Bird predation can be a significant issue when growing sunflowers, especially as the seeds begin to mature and become an attractive food source for birds. Here are some strategies to help reduce or prevent bird damage:


Covering sunflower heads with netting is one of the most effective methods. The net should be fine enough to prevent birds from accessing the seeds and should be placed over the heads as they begin to mature.

Scare Tactics:

  • Visual Deterrents: Use reflective tape, aluminum pie pans, or commercially available bird-scare balloons around the field. These objects move with the wind and reflect light, which can scare birds away.
  • Scarecrows: Traditional scarecrows or more modern, automated versions can help deter birds. These need to be moved regularly to maintain their effectiveness.
  • Predator Decoys: Models of predatory birds, like hawks or owls, can be effective. Like scarecrows, these should be moved regularly to prevent birds from becoming accustomed to them.

Auditory Deterrents:

  • Use noise-making devices like propane cannons, electronic bird calls, or ultrasonic devices. The key is to vary the sounds and intervals to prevent birds from becoming accustomed to them.
  • Some farmers use radios or other sound systems to create a human presence, which can also be effective.

Tactile Repellents:

  • Applying sticky substances on areas where birds perch can discourage them from landing. However, this method is more practical for smaller or more contained areas.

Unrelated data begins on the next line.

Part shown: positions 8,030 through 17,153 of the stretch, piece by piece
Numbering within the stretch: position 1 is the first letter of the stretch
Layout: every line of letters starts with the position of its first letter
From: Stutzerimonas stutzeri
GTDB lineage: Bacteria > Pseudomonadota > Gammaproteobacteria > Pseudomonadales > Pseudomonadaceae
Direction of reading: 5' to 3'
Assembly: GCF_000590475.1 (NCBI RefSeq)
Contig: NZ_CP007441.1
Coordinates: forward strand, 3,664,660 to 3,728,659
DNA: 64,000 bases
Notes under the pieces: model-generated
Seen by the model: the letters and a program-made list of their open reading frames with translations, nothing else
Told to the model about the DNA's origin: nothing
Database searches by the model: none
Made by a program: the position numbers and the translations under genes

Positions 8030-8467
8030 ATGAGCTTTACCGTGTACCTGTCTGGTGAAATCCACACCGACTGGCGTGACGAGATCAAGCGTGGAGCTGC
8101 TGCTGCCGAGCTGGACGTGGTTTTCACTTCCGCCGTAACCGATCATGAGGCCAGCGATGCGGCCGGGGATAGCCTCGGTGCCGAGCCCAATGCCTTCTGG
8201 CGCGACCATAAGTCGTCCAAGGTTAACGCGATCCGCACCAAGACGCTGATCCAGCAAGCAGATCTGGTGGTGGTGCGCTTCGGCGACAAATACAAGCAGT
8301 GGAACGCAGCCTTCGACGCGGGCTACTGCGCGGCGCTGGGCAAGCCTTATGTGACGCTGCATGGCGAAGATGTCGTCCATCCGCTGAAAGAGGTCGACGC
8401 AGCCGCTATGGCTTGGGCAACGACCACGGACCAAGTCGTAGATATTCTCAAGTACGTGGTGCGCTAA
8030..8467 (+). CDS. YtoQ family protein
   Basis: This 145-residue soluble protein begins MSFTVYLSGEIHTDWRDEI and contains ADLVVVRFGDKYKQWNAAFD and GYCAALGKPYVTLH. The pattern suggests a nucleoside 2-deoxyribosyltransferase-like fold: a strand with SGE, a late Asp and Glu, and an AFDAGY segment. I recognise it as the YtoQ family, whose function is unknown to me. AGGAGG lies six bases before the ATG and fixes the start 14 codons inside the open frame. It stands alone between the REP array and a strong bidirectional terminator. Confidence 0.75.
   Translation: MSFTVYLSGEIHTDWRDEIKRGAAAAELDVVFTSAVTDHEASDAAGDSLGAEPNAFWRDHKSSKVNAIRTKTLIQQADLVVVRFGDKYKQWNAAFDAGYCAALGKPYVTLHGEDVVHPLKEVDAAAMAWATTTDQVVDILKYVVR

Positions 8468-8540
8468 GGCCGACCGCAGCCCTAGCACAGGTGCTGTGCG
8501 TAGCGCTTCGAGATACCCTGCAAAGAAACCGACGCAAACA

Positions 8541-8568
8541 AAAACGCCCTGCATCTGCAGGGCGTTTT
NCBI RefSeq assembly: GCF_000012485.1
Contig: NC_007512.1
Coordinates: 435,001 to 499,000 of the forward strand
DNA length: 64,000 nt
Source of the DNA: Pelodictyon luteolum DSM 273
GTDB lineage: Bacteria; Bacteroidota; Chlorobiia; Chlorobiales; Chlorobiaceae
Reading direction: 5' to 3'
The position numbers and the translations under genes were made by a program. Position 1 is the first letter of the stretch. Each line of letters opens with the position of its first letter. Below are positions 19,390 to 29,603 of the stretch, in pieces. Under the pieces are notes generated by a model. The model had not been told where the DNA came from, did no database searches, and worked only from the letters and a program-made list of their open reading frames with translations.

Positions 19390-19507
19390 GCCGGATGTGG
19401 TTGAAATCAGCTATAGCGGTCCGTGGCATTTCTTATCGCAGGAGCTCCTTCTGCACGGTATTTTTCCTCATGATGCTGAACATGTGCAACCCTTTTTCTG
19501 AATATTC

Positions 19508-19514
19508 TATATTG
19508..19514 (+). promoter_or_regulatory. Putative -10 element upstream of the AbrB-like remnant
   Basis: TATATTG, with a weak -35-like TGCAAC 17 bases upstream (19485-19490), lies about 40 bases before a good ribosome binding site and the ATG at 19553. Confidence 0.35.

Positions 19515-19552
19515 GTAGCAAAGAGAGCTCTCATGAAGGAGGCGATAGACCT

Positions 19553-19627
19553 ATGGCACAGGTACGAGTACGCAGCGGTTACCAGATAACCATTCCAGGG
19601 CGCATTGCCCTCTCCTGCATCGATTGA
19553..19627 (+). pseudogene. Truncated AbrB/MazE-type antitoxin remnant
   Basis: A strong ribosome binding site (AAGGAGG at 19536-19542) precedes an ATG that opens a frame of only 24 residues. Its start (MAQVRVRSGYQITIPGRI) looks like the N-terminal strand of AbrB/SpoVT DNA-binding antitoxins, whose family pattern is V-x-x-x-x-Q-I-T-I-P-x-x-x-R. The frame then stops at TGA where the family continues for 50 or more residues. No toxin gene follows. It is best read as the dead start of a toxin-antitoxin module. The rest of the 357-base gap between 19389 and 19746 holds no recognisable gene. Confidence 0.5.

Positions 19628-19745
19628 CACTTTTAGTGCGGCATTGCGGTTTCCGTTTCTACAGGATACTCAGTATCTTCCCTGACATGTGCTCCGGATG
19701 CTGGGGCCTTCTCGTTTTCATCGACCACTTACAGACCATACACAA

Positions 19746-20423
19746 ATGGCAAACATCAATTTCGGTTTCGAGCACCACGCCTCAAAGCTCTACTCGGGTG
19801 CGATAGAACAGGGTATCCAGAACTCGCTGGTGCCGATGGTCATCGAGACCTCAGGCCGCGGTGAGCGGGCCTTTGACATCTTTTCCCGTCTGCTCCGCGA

Timing of Planting and Harvest:

  • Adjusting the timing of planting and harvesting can sometimes help avoid peak bird activity periods.

Diverse Planting:

  • Planting a variety of crops can sometimes reduce the concentration of birds in any one area. This is more of an indirect method and may not be highly effective for large sunflower fields.

Field Location:

If possible, avoid planting sunflowers near wooded areas or water sources where birds are more likely to congregate.

  • Collaborative Scaring:

  • Working with neighboring farms to implement bird scaring tactics can be more effective than individual efforts, especially for large-scale operations.

Harvesting and Storage

Harvesting Techniques

  • For Seed Production: Harvest when seeds are fully ripened, usually indicated by the back of the head turning yellow-brown.
  • For Cut Flowers: Harvest when the petals around the head just begin to open.

Post-Harvest Handling

  • For Seeds: Dry seeds to about 10% moisture content for storage.
  • For Cut Flowers: Place immediately in water and keep in a cool environment to maintain freshness.

Special Considerations for Different Types of Sunflowers

Single-Headed/Single-Stemmed Sunflowers

  • Ideal for Seed Production: These varieties focus their energy on one large head, producing a high yield of seeds.
  • Growing Conditions: Require wider spacing to allow for large head development.

Branched Sunflowers

  • Ideal for Cut Flowers: Produce multiple stems and flowers per plant.
  • Harvesting: Can provide a continuous harvest as different stems mature at different times.


Sunflower cultivation can be a rewarding endeavor, whether for seed production, kitchen bouquets, or for the floral market. Understanding the specific needs of the variety you choose, whether it's for large seed heads or for bountiful blooms, is crucial for a successful harvest. Regular monitoring for pests and diseases, appropriate watering, and timely harvesting are key to maximizing yield and quality.